Not me. I’d like to have done. The only 40 from the Fens I know of is in a glass case. It was the second biggest Whittlesey Mere fish, caught in 1875 at 42 lb. It’s mentioned in Fred Buller’s book. I kept it in a shed and somebody wanted to buy it so I sold it last February.
Have you got any other glass case fish?
I’ve got a 30 that was found dead at Grafham, and one from Norfolk that was caught in 1933. The Grafham fish has been set up by Richard Brigham from Norfolk and it looks fantastic. It’s a classic trout-water fish – small head, big frame – and everybody who sees it says it looks like it’s just come out of the water. Jason has got a 32 lb fish found dead at his lake, done by the same guy, and it’s just as good.
Do people still recognise you?
I’ve got older and greyer, now, though I did fish somewhere this year where three different sets of blokes came up to me. I’ve got a stupid number plate – B19 PKE. That’s got to go. People get excited when they see my car because they think they’ve stumbled on something. They think if he’s here, there must be something special. But it doesn’t work like that.
Do you miss being famous?
I’ve become infamous instead of being famous. After we got rid of the tackle company, which was only ever a hobby gone wrong, there was no need to be in the limelight. Your catches speak for themselves. I like to tease Neville Fickling because he’s got a list he does every year of the biggest pike. I purposely haven’t put a posting on it since 2000, just to wind him up. Somebody’s got to keep him in check.
You still give talks?
Neville came to one of them and managed to fall asleep in the middle, which isn’t easy. I sneaked a couple of extra slides in of me with unreported 30s. They were only on the screen for a few seconds, but you’ve never seen anyone wake up so quickly in your life. Everyone was roaring with laughter.
Are you active on the forums?
I just sit back and watch, mainly. They seem to bring out the worst in people, slagging others off. I don’t get involved unless somebody starts having a dig at me. If I can help people I will. A lot of the time I send them private emails with my advice. The internet means you can get information so readily, using Google Earth to find exactly what a lake looks like, but seeing pike anglers bickering with each other on forums is not good. People like PETA and other anti-angling bodies are watching, and they can lift bits of what people say and quote them out of context. We need to clean up our act.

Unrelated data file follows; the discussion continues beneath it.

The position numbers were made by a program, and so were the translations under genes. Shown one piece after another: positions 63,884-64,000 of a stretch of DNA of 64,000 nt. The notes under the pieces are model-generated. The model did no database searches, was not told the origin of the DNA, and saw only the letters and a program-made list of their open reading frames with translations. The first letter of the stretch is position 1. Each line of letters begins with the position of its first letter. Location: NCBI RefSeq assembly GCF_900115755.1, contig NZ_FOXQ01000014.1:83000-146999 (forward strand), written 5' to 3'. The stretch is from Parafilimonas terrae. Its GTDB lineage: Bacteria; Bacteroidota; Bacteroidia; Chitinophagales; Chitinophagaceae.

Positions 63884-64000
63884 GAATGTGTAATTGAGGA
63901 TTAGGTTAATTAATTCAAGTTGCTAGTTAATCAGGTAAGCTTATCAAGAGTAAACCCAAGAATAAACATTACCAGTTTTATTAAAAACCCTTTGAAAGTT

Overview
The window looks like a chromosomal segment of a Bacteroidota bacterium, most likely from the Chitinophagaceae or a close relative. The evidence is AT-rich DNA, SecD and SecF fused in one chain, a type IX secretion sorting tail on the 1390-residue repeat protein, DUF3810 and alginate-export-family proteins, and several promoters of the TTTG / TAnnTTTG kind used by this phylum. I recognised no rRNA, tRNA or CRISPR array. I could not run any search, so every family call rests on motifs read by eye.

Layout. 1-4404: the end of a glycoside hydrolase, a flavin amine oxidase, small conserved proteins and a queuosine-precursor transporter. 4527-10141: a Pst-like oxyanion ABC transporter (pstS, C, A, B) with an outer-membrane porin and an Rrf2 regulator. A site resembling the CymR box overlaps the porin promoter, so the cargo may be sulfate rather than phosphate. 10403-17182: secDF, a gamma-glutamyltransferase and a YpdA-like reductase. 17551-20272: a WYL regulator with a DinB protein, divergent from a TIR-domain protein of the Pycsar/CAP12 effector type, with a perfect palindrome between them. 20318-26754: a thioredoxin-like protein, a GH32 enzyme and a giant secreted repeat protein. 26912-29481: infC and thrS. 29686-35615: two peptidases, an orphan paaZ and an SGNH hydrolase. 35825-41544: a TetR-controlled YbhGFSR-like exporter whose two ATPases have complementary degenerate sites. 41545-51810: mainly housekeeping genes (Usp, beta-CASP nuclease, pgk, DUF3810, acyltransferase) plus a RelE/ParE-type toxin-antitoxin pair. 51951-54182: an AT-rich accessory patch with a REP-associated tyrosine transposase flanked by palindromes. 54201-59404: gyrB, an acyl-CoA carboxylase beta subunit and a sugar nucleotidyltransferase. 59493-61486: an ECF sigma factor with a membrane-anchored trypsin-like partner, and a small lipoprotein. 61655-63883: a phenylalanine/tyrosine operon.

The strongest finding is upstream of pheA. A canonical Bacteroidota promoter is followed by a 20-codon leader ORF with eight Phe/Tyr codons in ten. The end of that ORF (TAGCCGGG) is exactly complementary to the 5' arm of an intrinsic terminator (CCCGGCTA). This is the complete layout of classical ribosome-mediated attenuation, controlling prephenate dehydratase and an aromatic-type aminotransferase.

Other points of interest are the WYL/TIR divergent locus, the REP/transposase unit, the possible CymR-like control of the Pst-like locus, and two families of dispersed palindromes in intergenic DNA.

Would you still pike fish if livebaiting were banned?
It’s hard to say. Livebaiting is a big part of my style of my fishing. I’m not good at lure fishing. I don’t actually enjoy it. I can fish deads, but drifting a herring looks so sad. It’s always at the back of my mind, if only I could livebait, but you are limited to what can do at some venues.
In particular in Scotland.
It’s a shame about Scotland. They still blame us for taking daddy ruffe up there. I can’t think of one pike angler who has ever used a daddy ruffe in vain. They are the last thing you’d want to take up there. You’d put your hand in the bucket and it would come out like a dartboard. It’s so easy for people who don’t understand to blame pike anglers. I thought Scotland was about freedom, with such a low density of anglers, and all of a sudden it’s restricted.
Do you still design tackle?
There are loads of things waiting to be discovered and I’ve got an idea that I would really like to see made, but it’s just getting the right time and place. I’m a shop fitter by trade, so I’m fairly practical and good with plastic and wood. I’m always making things. But these days people are quick to copy, and innovations is sadly disappearing. I think people are scared to be inventive. Vic Gibson and I invented unhooking mats after an Irish fellow at Abberton used a hessian sack at water’s edge rather than walk the fish up to the grass. I wish we had patented it, now.
Did you used to have a Backbiter that played Jingle Bells?
Yes. We nicked a speaker from a Christmas card and it played a whole medley of Christmas songs. We also had one with a police car siren. We were just a group of guys into our pike fishing and looking for the next advantage while trying to be different.
WHAT I LAST CAUGHT…
A mid-double from a local gravel pit on the last day of my season (I don’t fish after March 14) on a turbo smelt (one of Neville’s eight-inch Lucebaits) injected with air, cast ten yards out.
WHAT I LAST BOUGHT…
Some 30 lb trace wire from the States, from Cabela’s web site (www.cabelas.com), which is fantastic. They do some unusual items of tackle.
• This interview with Eddie Turner was with Greg Meenehan in April 2007.
* Eddie’s new book Mega Pike – The Return was published in September 2007. Visit www.megapike-thereturn.net